Rockets were fired from Lebanon into Israel in a new escalation early Tuesday morning. Sirens sounded in the Western Galilee at around 4 a.m., and two rockets were detected.
The last time rockets were fired from Israel’s northern neighbor was during the recent Gaza war, when four were fired on May 19.
Although the Iron Dome air-defense system shot down one of the rockets and the other fell harmlessly in Tuesday’s attack, it raises questions about whether rocket fire from Lebanon will now increase and become an accepted norm.
The IDF responded to the attack by using artillery fire, it said, adding that Home Front Command special guidelines have not been issued. This appears to mean the assessment is that there won’t be new barrages soon, it wasn’t part of a major attack, and more retaliation may not take place so as not to increase tensions.
In May, during the fighting in the Gaza Strip, there were several incidents in the North. Besides the four rockets fired on May 19, several of which traveled many kilometers into Israel, there was also an incident on May 17, when sirens sounded in Kibbutz Misgav Am and six failed launches were detected. In response, IDF artillery forces fired toward the launch sources.
On May 13, “three rockets were fired from Lebanon into the Mediterranean Sea off the coast of the Galilee,” the IDF said. “According to protocol, no sirens were sounded.”
In addition, there have been other incidents. The IDF has had to deal with drone threats from the North, including one that entered Israel in May from Syria, attempts to damage the security fence and a smuggling operation that was thwarted in early July.
The new rocket fire came hours after Syrian regime media reported airstrikes in As-Safira in northern Syria, an area near Aleppo that is thought to have a missile facility. Syrian air defenses were activated as a result.
Was the rocket fire from Lebanon in response to the airstrikes?
“I think the rocket launches from Lebanon [early Tuesday] did not take place because of the international situation in Lebanon, which is collapsing [economically], but due to the Hamas-Iran-Hezbollah alliance and in the wake of the Guardian of the Walls [operation in Gaza in May],” said Sarit Zehavi, CEO and founder of the Alma Research and Education Center, which focuses on security challenges on the northern border.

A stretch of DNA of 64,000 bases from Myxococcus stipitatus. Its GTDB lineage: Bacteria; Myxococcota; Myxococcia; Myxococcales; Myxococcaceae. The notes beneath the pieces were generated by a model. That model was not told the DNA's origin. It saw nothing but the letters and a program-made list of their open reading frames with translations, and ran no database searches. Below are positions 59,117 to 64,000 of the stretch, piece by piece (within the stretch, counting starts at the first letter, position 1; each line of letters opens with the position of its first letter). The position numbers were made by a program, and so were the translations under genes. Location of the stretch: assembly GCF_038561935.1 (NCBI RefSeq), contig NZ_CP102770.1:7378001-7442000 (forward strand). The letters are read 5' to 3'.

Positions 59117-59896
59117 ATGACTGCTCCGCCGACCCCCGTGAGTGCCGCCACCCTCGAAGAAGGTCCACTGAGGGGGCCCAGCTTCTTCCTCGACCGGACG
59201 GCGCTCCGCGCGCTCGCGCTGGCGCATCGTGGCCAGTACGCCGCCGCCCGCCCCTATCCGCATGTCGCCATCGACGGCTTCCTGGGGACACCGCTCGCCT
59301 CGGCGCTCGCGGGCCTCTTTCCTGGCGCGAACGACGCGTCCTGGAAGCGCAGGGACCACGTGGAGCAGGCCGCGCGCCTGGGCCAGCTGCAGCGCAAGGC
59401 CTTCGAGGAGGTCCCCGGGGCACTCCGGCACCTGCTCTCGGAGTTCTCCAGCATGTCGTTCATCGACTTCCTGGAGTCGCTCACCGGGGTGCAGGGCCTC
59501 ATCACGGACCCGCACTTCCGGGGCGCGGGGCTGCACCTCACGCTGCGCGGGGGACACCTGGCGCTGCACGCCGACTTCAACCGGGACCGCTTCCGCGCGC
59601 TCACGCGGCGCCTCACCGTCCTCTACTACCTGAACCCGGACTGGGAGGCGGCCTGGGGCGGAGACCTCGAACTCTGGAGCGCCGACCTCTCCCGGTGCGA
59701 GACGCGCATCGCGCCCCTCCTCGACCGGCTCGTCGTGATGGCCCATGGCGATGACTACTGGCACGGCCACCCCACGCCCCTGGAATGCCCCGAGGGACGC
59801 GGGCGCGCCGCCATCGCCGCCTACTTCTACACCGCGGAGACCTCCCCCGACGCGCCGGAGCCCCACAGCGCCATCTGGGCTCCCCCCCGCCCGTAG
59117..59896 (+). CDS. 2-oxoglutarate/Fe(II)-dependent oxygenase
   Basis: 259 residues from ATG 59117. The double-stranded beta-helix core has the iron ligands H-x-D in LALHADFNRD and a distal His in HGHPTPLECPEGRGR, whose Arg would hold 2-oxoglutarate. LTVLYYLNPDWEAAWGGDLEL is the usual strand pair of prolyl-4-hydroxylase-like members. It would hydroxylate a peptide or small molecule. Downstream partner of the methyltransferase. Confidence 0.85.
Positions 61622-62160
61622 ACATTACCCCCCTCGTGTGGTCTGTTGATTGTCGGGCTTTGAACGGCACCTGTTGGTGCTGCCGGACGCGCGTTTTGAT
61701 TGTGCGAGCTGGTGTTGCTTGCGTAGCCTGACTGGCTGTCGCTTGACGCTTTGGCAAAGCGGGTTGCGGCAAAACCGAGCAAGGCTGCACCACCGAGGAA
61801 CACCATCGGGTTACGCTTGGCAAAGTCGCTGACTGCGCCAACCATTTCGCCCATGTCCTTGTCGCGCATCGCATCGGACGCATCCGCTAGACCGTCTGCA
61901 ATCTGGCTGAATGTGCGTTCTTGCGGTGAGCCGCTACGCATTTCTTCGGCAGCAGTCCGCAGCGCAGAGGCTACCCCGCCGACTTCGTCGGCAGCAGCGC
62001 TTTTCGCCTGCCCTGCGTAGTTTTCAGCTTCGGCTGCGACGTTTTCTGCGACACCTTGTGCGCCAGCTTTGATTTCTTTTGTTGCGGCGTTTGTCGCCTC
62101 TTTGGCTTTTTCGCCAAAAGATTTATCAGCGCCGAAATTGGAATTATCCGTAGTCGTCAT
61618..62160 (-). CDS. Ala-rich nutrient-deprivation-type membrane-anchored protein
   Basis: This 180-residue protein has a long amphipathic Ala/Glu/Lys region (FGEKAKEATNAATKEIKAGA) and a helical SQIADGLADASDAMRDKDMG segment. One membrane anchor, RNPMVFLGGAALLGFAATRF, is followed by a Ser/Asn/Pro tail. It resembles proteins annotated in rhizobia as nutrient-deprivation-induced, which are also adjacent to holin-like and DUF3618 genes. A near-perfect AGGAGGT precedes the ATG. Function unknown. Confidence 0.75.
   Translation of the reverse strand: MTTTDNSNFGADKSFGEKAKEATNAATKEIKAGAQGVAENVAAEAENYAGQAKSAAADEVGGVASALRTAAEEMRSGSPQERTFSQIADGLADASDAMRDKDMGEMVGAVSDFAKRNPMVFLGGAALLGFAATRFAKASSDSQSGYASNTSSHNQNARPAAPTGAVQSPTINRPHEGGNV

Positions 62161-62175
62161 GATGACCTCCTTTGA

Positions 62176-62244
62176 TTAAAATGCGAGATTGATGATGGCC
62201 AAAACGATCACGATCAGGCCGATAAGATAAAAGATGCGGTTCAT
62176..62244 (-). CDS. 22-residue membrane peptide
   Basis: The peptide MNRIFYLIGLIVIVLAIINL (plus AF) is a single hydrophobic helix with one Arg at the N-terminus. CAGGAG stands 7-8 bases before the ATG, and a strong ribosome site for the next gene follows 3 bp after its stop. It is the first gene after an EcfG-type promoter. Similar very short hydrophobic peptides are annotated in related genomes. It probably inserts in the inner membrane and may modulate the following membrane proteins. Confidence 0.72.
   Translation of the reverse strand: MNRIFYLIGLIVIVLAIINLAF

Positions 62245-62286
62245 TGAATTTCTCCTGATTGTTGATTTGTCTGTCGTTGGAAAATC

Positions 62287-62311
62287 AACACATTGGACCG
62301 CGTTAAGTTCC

During the May fighting, groups in the region that are linked to Iran and often call themselves a “resistance axis” said they would join in fighting against Israel based on the situation in Jerusalem, she told The Jerusalem Post. This could include Hamas, Hezbollah, the Houthis and militias in Syria and Iraq, she said, adding: “They are all subordinate to the Iranians, who created this campaign.”
Hezbollah leader Hassan Nasrallah met the leader of Hamas in late June, Zehavi said. The symbols at that meeting, such as the Dome of Rock in Jerusalem, indicate their view of the region and their decision to confront Israel, she said. This means the rocket launches from Lebanon may be a “new reality,” she added.
The result of the recent fire appears to illustrate that whereas Hezbollah was deterred from most attacks like this since 2006, the Palestinian factions in Lebanon that are now working with Hezbollah are not constrained.
“We see that the Iranians are keeping their promise regarding what happened on the Temple Mount on Sunday,” Zehavi told the Post, referring to recent clashes during Tisha Be’av and Eid al-Adha (Feast of the Sacrifice).
It may be that in the coming months and years we will see more rocket fire from Lebanon ascribed to Palestinian groups. This gives Hezbollah and Iran plausible deniability because they can pretend it is just Palestinians “reacting.”
But the reality is that no one fires rockets from Lebanon without Hezbollah’s approval. In the wider context, this may mean approval or orders even came directly from Tehran.